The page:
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I wrote an Application in C++ that is crashing some times, because of an object-methode that stores an invalid this pointer! When i debug my application and look at the call-stack there is function func1 and the following is func2. In the first function the pointer is valid, but in the second one, where the this pointer should have the same address as the pointer in the first function, the this pointer is pointing to some invalid memory address:

void obj1::func1( obj2* o ){
  //Pointer o is valid and correctely initialized when i debug my Application
  o->func2();
}

void obj2::func2(){
  //Here i do a call on the this pointer. The this pointer is invalid and so my
  //Application is crashing. How can i have a different this pointer then the 
  //pointer i was calling on. I can't imagine how this can happen.
  this->someCall();
}

My application is using different threads and so i had the idea that i perhabs delete my object in some other thread that is not working like it sould, but so the this pointer would not be changed - please tell me if i'm wrong. I have no idea how this error can happen.

Thanks for your help. Denis

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Possibly this is stack corruption somewhere in func1. –  Alex Farber Aug 13 '12 at 10:07
1  
Can you show us the relevant portions from the class interface of obj1 and obj2? And why are you calling it as this->someCall() instead of someCall(). Does obj2 derive from other classes? –  TemplateRex Aug 13 '12 at 10:13
    
please provide minimal source that compiles and shows the problem you are having. –  NoSenseEtAl Aug 13 '12 at 10:29
    
@rhalbersma i dont realy do call this->someCall() but this->obj3->someCall() - i only simplified the problem because the problem is the this pointer. –  DenisD Aug 13 '12 at 11:03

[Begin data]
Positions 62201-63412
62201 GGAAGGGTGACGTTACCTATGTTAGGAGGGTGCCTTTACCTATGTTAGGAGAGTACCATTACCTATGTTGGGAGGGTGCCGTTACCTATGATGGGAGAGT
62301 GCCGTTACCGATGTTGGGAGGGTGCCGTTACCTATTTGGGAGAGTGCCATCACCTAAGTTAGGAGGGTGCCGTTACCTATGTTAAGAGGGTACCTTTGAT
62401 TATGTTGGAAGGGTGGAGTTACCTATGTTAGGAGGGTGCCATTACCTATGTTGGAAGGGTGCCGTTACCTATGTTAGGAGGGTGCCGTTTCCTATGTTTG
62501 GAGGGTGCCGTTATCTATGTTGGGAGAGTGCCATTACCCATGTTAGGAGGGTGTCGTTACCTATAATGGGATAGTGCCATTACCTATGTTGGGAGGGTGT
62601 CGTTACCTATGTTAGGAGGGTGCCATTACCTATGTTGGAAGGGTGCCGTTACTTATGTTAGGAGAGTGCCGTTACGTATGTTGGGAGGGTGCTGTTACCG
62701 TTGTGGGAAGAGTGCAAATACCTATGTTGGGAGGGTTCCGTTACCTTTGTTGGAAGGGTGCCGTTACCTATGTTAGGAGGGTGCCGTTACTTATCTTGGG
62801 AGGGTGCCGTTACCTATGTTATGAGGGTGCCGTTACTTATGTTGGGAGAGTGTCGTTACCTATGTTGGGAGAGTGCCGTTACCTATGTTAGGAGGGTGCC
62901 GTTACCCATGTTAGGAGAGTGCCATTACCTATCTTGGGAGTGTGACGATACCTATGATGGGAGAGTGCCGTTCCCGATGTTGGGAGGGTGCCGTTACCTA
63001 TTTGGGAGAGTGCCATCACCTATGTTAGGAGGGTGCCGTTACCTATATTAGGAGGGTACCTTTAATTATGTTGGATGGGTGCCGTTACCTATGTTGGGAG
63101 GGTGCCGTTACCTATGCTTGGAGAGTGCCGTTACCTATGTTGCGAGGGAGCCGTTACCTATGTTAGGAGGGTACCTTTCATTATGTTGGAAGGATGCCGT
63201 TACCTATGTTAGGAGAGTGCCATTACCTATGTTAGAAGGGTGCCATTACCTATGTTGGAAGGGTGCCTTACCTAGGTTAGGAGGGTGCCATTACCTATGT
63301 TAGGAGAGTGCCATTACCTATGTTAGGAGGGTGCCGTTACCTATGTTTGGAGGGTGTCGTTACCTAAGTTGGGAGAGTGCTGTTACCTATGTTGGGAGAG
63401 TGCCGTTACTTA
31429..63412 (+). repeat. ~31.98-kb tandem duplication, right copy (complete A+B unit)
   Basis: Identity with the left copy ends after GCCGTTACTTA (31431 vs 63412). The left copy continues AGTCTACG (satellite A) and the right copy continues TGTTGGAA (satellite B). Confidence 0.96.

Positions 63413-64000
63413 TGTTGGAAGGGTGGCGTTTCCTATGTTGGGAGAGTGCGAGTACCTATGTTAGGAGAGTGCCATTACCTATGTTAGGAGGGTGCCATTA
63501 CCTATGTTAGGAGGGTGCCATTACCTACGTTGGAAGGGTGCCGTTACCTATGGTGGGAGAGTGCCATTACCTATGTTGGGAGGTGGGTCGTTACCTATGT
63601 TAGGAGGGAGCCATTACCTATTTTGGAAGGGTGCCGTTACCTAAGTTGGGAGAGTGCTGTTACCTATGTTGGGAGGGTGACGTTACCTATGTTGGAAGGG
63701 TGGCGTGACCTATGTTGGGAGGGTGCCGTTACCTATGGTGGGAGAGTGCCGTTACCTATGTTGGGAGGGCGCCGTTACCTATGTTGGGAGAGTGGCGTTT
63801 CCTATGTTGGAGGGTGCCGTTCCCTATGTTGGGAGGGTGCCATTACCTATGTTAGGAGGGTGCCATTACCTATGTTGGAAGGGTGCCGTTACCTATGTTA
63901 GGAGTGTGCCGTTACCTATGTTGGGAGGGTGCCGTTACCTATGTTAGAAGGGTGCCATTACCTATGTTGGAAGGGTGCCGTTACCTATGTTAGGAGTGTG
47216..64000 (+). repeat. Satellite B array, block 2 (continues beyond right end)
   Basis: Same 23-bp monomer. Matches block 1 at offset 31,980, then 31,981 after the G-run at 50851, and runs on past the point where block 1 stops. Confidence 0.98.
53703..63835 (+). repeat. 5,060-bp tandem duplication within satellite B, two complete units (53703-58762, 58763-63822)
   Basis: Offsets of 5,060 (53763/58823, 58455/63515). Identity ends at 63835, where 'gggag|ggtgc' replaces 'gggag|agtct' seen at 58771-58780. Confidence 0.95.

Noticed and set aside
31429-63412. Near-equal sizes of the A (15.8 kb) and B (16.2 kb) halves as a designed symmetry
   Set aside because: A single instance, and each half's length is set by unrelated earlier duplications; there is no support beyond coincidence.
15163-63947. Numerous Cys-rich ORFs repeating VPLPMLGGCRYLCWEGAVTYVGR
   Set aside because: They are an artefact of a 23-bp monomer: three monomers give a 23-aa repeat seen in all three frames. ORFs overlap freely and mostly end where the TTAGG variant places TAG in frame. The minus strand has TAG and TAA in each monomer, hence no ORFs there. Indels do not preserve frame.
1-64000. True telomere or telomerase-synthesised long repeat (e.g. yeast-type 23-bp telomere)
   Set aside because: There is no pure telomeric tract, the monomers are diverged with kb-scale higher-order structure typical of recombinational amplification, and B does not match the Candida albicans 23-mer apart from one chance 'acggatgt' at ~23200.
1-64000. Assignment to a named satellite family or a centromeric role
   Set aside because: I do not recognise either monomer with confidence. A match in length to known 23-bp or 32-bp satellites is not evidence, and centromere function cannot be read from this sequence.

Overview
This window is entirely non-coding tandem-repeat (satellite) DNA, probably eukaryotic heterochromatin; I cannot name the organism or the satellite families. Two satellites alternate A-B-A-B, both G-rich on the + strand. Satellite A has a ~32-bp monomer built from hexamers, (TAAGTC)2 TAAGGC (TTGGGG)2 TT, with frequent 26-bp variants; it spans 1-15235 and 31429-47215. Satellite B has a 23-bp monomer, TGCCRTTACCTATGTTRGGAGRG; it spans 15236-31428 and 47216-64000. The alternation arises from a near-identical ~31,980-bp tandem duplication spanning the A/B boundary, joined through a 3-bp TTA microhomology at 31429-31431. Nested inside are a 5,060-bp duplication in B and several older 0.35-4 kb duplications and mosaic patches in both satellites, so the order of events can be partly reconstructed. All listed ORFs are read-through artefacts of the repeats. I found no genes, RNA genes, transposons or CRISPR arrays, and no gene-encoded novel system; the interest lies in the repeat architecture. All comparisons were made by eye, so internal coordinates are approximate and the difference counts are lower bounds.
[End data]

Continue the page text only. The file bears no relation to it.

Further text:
2  
This cannot happen without either your code having undefined behaviour, or your compiler having a bug. If you can reproduce the problem, you should be able to systematically remove code from your system until you have a minimal test case (this is work you have to do). Then if you still don't understand why your code is failing, you can give this minimal test case to us, and it should contain enough information for us to say either "you have undefined behaviour there", or "your compiler definitely has a bug". Without a minimal test case, this question is impossible to answer properly. –  Mankarse Aug 13 '12 at 11:20

2 Answers 2

There is nothing wrong with your code the way you provided. But I think that the answer is in your question: you are using multiple threads. Once you have more than one thread you need to check your thread model and how access to memory gets synchronized. Unfortunately, it is up to you to determine to figure what exactly happens as the problem does not seem to be related the way this particular code is written.

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It seems like this problem is due to multi-threading issues.

The computer performs takes a short break between doing line A and line B, and ends up likely deleting the object that 'o' points to.

void obj1::func1( obj2* o ){
  o->func2(); //Line A
}

void obj2::func2(){
  this->someCall(); //Line B
}

You will want to locate all places in the code that deconstruct (explicitly or implicitly), the object and make sure they can't delete the object while it is still being pointed at.

You could enforce this by using smart pointers or just by synchronizing operations on the object with locks.

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